UTAH COUNTY, Utah -- Could it be round two for Mia Love and Utah's only Democrat in Congress, Jim Matheson?
The Saratoga Springs mayor has filed a statement of candidacy with the Federal Election Commission. But does that mean she'll run again in Utah's 4th District after losing by less than a thousand votes in 2012? No one from Love’s camp is confirming a 2014 run, but according to one political analyst, both Love and Matheson are in a good position for the fight.
"A full court press by both of them, if I can use March Madness basketball terminology. It will be “the race” in the state of Utah," said Tim Chambless of the Hinckley Institute of Politics at the University of Utah.
Last year, Love and Matheson made headlines, running the most expensive congressional race in Utah history. The potential come-back for 2014 could arguably be an even more hotly contested battle.
Chambless explained,“The election for 2014 for congress began, really, just days after the November 6th general election in 2012."
Love has hired Dave Hansen, the longtime campaign manager for Sen. Orrin Hatch and former chair of the Republican party.
According to Chambless, Hansen will be a useful ally to have if Love hopes to unseat an incumbent like Matheson.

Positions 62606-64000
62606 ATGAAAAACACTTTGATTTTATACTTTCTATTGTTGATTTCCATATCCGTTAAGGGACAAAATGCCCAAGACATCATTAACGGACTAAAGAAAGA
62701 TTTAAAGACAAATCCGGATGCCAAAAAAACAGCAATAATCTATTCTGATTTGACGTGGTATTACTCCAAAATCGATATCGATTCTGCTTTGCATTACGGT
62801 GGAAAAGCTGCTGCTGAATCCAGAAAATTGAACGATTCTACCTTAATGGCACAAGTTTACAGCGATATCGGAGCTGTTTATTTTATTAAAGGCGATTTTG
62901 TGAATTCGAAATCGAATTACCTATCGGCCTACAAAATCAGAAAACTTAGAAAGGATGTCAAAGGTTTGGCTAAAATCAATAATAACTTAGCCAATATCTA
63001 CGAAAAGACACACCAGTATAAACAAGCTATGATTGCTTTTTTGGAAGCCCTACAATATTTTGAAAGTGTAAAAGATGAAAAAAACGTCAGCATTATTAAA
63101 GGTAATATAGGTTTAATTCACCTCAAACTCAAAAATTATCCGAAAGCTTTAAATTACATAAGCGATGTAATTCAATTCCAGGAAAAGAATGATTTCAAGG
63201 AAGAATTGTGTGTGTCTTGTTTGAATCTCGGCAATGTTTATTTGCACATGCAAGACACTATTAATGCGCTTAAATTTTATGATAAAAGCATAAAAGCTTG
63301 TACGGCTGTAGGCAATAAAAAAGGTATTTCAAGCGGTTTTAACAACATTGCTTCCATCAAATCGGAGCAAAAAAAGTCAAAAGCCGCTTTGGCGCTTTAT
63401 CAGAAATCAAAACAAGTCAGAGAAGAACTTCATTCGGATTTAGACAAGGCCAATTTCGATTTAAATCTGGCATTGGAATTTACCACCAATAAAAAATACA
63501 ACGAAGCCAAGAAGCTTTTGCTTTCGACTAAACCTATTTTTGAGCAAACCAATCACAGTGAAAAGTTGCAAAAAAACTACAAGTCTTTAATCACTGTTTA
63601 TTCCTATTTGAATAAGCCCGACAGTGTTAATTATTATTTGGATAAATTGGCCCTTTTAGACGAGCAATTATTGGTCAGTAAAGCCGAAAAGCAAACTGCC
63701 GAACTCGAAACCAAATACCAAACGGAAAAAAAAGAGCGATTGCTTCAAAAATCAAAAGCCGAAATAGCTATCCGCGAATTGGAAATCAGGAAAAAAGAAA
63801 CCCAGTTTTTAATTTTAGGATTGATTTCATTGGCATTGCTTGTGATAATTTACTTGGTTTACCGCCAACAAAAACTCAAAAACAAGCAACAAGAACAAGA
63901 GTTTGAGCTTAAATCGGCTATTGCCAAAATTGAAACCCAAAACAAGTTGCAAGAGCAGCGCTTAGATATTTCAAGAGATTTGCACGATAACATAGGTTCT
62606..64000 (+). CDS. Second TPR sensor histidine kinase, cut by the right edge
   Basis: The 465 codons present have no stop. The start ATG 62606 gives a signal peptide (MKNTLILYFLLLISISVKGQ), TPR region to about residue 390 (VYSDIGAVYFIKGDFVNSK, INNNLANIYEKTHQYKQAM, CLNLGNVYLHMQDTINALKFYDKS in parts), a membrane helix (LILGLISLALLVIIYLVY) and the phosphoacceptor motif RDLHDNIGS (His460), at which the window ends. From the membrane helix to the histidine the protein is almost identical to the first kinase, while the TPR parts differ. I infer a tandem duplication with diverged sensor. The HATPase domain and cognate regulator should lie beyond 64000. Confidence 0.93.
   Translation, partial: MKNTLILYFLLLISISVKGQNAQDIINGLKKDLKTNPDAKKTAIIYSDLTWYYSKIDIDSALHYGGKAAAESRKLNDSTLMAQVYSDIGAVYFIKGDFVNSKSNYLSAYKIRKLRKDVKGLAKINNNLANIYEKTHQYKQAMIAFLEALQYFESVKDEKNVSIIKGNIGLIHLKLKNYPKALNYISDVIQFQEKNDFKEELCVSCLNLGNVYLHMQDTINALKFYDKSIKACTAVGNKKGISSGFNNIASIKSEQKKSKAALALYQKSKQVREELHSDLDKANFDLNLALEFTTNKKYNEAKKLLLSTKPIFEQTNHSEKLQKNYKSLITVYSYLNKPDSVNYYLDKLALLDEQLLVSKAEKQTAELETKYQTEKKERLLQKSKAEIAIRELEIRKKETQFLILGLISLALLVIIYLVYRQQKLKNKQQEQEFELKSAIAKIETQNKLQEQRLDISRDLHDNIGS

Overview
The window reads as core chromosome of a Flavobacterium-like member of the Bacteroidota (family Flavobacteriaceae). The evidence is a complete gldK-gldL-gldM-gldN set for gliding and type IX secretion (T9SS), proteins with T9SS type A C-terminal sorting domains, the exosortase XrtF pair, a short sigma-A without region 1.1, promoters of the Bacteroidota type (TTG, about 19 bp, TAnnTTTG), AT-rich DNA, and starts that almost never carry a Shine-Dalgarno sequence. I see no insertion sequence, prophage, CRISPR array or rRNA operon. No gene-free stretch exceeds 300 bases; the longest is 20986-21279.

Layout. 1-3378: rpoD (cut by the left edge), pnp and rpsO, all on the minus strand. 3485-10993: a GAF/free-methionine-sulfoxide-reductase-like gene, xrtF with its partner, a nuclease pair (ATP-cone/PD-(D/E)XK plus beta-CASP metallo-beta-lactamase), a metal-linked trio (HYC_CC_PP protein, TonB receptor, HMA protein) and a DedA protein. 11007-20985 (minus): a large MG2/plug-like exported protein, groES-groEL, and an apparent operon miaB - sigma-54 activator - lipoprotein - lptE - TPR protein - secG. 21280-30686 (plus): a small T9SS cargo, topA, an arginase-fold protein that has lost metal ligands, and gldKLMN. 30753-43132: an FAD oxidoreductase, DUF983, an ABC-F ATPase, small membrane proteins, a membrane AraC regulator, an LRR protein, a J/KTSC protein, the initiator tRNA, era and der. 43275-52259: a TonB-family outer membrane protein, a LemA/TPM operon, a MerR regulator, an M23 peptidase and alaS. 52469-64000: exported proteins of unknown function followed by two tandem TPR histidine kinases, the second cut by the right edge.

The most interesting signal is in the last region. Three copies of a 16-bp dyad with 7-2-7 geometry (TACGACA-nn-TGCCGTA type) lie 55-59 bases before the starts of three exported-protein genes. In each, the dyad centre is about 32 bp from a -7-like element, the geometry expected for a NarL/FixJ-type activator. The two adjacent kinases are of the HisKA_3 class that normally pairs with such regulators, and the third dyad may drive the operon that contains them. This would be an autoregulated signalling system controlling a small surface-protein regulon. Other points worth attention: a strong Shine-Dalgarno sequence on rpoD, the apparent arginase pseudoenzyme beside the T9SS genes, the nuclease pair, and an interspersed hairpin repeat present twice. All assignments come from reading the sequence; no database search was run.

"The name Matheson is well respected. He knows how to win," he said.
Recent national television appearances and a speech at the annual CPAC gathering have put Love back in the limelight lately, but Chambless suggested it might not be shining on her favorably.
The analyst said, "She's going to have to knock on doors and talk to people in the district who vote, rather than speaking in the state of Washington or national talk shows. Ultimately, that helps to explain why he won by 768 votes."
If Love were to run and win, she would be the first black woman to be a member of the Republican Party in the House of Representatives.
FOX13 reached out to Hansen, but he did not have any comment.
Matheson sent a statement saying, “It’s awfully early to be talking about campaigning, and focusing on party politics isn't what Utahns care about. Everywhere I go, people tell me their focus is on bringing people together and getting things done. What people want from their elected officials is to work hard, and represent them well. That's always been the way I approach my job, and the politics take care of themselves.”